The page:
The ghost of quarterback past


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Wednesday’s press conference with Iowa head coach Kirk Ferentz, which kicked off the start of spring football, came with a surprise. Most expected the head coach, who is entering his 17th year at the helm of Iowa, to confirm the rumors that two-year starter Jake Rudock is transferring and will take his final year of eligibility elsewhere.

Not so fast.

Rudock is not listed on Iowa’s depth chart, but he has yet to leave the program, according Ferentz. He’s  listed in Iowa’s 2015 spring football guide as a lost letterman and is not on the team’s roster. The Hawkeyes entered the spring with C.J. Beathard as the No. 1 signal-caller; redshirt freshman Tyler Wiegers is listed as the backup.

“[Rudock is] exploring some other options at this point with our support and certainly not encouragement but support, but we’ll work through the process,” Ferentz said. “I signed an open release — I didn’t say open, but release is the right word. I don’t want to use the word permission; that’s kind of like I’m a czar or something like that.  

“We signed a release basically with no strings attached.  If he chooses to leave, I want him to have opportunities. I think that’s the only fair way to do this, the best for thing for him.”

Ferentz compared the situation with Cody Sokol’s last year. Sokol went through spring ball with the team and transferred to Louisiana Tech afterwards. That’s not necessarily to say Rudock will go through spring practice, but it’s just a comparison Ferentz made.

In two seasons as Iowa’s starter, the Westin, Florida, native threw for 4,819 yards, 34 touchdowns, and 18 interceptions. The 6-3, 208-pounder was the subject of criticism from Hawkeye fans in 2014 for throwing a large number of short- to medium-range passes instead of throwing the deep ball, one of Beathard’s calling cards.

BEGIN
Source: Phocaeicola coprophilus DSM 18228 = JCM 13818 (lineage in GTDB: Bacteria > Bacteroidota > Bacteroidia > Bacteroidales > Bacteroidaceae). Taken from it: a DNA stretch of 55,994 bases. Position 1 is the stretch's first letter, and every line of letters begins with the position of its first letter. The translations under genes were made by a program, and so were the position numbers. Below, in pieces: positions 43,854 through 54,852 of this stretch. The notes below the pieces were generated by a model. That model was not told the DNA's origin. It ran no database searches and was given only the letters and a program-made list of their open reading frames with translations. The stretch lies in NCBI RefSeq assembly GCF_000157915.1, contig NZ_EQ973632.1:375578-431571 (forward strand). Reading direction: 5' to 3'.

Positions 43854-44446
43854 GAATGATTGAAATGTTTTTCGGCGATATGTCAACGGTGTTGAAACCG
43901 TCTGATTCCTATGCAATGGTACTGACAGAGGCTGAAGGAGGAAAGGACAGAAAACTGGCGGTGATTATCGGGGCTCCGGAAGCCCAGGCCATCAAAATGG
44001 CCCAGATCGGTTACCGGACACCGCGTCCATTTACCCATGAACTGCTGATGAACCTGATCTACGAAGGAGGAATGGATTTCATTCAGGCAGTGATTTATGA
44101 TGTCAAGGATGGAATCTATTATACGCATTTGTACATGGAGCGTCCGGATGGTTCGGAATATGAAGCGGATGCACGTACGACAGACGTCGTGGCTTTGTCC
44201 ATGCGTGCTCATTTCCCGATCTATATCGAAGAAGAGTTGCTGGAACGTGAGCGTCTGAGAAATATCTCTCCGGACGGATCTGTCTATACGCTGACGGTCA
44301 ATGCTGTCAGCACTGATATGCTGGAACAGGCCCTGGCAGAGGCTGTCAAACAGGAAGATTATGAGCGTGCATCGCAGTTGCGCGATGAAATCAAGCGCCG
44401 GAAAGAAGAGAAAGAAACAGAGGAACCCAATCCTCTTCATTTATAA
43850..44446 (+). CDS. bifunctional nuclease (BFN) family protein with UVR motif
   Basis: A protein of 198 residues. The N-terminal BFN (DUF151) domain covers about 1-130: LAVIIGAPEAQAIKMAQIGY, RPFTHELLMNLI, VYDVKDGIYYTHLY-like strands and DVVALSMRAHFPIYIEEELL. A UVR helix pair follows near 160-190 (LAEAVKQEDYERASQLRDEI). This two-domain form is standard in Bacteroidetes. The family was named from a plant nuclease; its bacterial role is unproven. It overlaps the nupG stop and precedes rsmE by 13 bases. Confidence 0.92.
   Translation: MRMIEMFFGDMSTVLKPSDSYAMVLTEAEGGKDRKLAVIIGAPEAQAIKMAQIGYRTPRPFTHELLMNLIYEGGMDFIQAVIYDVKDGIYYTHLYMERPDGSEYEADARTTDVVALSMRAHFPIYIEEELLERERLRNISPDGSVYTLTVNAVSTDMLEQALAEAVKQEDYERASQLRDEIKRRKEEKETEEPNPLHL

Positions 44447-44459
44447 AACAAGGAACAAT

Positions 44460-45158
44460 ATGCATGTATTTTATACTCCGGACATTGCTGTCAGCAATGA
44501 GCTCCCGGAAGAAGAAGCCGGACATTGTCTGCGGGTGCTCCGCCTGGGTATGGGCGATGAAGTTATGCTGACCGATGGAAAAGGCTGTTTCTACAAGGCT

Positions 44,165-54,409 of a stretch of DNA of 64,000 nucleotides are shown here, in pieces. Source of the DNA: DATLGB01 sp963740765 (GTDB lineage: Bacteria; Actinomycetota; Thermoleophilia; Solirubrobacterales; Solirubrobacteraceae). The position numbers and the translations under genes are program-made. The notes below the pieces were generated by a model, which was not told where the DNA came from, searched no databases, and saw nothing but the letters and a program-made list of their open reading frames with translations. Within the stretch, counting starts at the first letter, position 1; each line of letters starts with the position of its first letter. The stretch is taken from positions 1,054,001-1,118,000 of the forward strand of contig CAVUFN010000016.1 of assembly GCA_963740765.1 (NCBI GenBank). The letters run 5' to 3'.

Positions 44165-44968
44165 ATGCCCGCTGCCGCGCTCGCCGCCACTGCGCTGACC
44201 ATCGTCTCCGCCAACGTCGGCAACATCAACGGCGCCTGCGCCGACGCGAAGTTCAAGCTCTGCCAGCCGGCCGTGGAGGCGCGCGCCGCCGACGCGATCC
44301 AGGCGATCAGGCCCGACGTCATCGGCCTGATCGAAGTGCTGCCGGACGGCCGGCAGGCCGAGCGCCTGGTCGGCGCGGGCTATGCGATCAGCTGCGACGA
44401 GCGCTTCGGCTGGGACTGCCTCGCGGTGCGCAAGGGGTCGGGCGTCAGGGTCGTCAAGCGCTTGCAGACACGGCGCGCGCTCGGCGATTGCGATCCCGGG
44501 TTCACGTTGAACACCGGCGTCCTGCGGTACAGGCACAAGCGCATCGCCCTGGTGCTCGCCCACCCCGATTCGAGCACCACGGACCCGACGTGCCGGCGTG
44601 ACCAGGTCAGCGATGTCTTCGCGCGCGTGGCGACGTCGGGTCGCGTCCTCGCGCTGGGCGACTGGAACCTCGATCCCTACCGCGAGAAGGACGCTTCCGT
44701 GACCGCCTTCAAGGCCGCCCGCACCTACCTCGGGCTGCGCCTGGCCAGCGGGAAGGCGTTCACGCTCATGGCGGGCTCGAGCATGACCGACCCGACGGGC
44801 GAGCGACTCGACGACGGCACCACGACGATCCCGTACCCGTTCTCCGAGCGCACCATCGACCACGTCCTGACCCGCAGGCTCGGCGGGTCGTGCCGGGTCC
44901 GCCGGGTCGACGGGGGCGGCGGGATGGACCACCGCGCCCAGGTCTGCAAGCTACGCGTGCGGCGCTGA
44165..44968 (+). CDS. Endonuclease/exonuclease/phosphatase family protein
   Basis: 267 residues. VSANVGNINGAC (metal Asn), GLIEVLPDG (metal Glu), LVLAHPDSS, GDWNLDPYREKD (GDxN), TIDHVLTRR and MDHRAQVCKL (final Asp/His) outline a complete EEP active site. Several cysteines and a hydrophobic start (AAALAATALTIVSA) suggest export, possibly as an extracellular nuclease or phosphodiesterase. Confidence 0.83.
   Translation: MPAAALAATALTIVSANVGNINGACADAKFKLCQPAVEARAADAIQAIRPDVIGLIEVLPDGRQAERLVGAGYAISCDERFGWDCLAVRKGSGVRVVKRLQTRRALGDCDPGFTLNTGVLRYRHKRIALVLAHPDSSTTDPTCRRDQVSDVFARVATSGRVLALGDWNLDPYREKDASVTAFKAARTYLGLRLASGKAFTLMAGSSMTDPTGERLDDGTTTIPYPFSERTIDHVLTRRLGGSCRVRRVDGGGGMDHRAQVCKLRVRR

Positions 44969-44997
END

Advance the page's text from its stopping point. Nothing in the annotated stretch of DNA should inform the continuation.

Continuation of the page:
Following Tennessee’s 45-28 embarrassment of Iowa in the TaxSlayer Bowl in January, Iowa released a depth chart listing Beathard ahead of Rudock. Shortly thereafter is when the transfer discussions began and grew into the current state.

Should Rudock leave, there should be some concerns with Iowa’s depth at the quarterback position. Wiegers was a four-star recruit coming out of high school, but after that, things are thin, with Justin Joyce being the only other signal-caller. (That’s not including incoming freshmen Drew Cook and Ryan Boyle, both of whom Iowa hope to redshirt.)

“I know I’ve said [last year], ‘We have total confidence in both guys,’ ” Ferentz said. “I can’t say that right now the way the depth chart is, but I couldn’t say that in 2002, ’03, or ’04, either. That’s just the reality of it; that’s typical of most of our positions here. When you’ve got one, two, or even three, like Ohio State did, that’s a really unusual circumstance.  It’s part of the reality of things.”

But should Rudock officially decide to transfer and Iowa be left with that lack of depth, Ferentz said, his team will make do, and hope the best for Rudock in the process.

“I go back to Cody’s case, where I do have firsthand knowledge of what happened there,” Ferentz said. “I got that totally, and if Jake’s heart is not totally in being here, then it’s probably best that he does go somewhere else. But right now it’s just — I think he’s in an exploratory process at this stage.”

Follow @dannyapayne on Twitter for news, updates, and analysis about the Iowa football team.